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I have to pass a primitive 2d array to a filtering routine.The algorithm for filtering(median filter) is same irrespective of the type of the array.Is there a way to pass any type of array in a generic manner or should I overload the same same function with different array types.In the second case the same code will have to be repeated for different data types.

int[][] medianfilter(int[][] arr){ ... }
float[][] medianfilter(float[][] arr){ ... }

Is there a way to make the above code a generic one,instead of repeating the code for medianfilter in each an every overloaded function ?

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The only way to pass it in a generic manner and keep it as a primitive array is as an Object. Personally, I'd just overload it, and see it as a cost of using primitives.

To avoid duplication of code in the algorithm (if it is a lot of code) you could produce an abstract class called something like DoubleAlgorithm with abstract methods like double getElement(int i, int j) and handleResult(double result) and then write very small subclasses of this, one for each primitive type.

Let me explain with an example (suppose the algorithm was adding the numbers).

public int filter(int [][] values) {
   IntAlgorithm algo = new IntAlgorithm(values);;
   return algo.getResult();
public double filter(double [][] values) {
   DoubleAlgorithm algo = new DoubleAlgorithm(values);;
   return algo.getResult();

public class AbstractAlgorithm {
  public  run() {
     double sum = 0.0;
     for(int i=0; i<rows(); i++) {
       for(int j=0; j<columns(i); j++) {
          sum+=getElement(i, j);
  protected abstract int rows();
  protected abstract int columns(int row);
  protected abstract double getElement(int i, int j);
  protected abstract void handleResult();

public class IntAlgorithm extends AbstractAlgorithm {
    int [][] values;
    int result;
    IntAlgorithm(int [][] values) {
       this.values= values;
    public int rows() {
      return values.length;
    public int columns(int row) {
      return values[row].length;
    public double getElement(int i, int j) {
      return values[i][j];
    public void handleResult(double result) {
      this.result = (int)result;
    public int getResult() {
      return result;

As you can see, it is quite verbose, but if your algorithm was big it might be worth it. Hopefully it is obvious how to extend to your algorithm.

As Thilo has pointed out, it isn't safe to do all algorithms with just treating ints/longs as doubles, but for a number it will be good enough. If it isn't for you, then you need to go even more verbose, work out which properties of numbers you need (eg add) and extract those to a separate interface. For a median filter, I would expect just using doubles will work fine, but I'd test the edge cases.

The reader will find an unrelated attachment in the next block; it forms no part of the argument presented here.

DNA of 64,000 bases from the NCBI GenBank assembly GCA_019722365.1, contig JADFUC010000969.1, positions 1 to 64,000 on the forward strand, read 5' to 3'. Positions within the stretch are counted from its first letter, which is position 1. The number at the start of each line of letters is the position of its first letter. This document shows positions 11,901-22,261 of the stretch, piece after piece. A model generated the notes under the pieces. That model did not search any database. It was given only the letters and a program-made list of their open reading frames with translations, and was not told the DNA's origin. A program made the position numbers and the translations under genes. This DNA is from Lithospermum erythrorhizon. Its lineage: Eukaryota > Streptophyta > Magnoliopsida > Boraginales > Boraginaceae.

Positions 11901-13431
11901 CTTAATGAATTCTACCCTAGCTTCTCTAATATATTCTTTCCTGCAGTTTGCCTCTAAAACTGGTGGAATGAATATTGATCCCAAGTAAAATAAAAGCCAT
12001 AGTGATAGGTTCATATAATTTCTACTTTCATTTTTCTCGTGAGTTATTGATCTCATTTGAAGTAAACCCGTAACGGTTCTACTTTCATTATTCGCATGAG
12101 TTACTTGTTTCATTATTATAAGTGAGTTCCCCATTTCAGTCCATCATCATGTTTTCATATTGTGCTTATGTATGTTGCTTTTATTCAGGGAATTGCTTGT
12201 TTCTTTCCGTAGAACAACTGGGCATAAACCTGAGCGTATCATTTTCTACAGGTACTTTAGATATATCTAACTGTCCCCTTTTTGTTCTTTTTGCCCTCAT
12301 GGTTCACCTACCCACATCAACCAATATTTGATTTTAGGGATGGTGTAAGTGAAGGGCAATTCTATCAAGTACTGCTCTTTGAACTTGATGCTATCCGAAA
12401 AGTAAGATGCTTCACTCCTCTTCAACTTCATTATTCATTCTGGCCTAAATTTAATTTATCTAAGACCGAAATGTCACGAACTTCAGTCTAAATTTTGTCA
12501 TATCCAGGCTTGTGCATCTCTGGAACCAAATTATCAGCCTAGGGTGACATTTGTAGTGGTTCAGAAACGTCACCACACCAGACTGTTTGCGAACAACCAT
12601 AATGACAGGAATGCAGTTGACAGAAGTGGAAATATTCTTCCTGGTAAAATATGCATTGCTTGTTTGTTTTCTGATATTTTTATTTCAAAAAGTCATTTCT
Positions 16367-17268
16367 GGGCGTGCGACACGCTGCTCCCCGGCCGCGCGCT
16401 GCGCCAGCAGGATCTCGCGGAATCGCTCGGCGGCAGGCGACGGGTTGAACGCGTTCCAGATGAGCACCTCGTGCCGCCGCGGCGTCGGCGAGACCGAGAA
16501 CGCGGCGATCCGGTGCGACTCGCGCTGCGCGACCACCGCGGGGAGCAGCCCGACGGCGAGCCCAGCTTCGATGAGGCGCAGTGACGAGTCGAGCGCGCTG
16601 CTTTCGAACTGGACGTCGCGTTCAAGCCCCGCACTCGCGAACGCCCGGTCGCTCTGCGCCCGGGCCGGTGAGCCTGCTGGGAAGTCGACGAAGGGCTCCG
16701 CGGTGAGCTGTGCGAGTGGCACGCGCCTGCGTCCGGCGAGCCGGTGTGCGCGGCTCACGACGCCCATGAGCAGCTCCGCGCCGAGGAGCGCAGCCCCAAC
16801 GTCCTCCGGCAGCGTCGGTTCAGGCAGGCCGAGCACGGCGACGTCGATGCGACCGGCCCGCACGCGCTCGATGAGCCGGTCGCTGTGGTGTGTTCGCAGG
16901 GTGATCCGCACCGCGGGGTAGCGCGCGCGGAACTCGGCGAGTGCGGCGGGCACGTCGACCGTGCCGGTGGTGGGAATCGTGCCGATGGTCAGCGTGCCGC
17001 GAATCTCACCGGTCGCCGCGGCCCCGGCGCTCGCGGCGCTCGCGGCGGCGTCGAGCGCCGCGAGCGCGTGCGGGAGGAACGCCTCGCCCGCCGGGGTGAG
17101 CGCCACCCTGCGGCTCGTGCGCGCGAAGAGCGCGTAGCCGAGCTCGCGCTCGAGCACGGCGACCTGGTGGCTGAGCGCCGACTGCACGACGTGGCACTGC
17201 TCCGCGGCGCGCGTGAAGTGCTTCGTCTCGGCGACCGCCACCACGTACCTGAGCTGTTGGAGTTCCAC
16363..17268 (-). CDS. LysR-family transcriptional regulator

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He could pass it in as Object[] (with one dimension) – Thilo Sep 22 '10 at 7:40
Can you please give a code sample for second part of your suggestion? – jayakumar Sep 22 '10 at 7:47
done. I haven't even compiled this, but hopefully you get the idea – Nick Fortescue Sep 22 '10 at 7:55
not so sure I would want to do the actual calculations for int[] and long[] in double. – Thilo Sep 22 '10 at 8:38
if he wants to avoid repeating the code he has to do them in double, unless he starts using a "Summable" interface or similar, and it gets even more complicated. Whether doing int or long calculations as a double is ok depends on the algorithm, I would expect in most cases for a median filter it would be fine – Nick Fortescue Sep 22 '10 at 8:58

There is a way to pass the type of an array in a generic manner:

public T test(T[][] arg)
    T[][] q = arg;
    T[]   r = q[0];
    T     s = r[0];

    return s;

... unfortunately it won't work for primitive types. You'll need to use Integer and Float as your parameterized types.

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There is no good way to do this for primitive arrays, which is why all the library functions (such as java.util.Arrays) also have these duplicated methods.

You could define a method

Object[] medianfilter(Object[] arr); // note the missing dimension

and use reflection to find out the runtime type. This is what System.arraycopy is doing. But you then need to type-cast. Ugly.

int[][]  result = (int[][]) medianFilter( input );

Go with the duplicated methods.

share|improve this answer
Scratch the last sentence, I hate those duplicates :-) +1 – Sean Patrick Floyd Sep 22 '10 at 8:02
Even better: Don't write duplicate code, write a script that does it for you. Ideally, you'd have it auto-generated for you as part of the build process, but I guess this isn't code that'll change particularly often, so running the script manually every time you change an implementation detail probably isn't all that bad. – gustafc Sep 22 '10 at 8:58
Don't mess with your build process unless absolutely necessary. – Thilo Sep 22 '10 at 9:50

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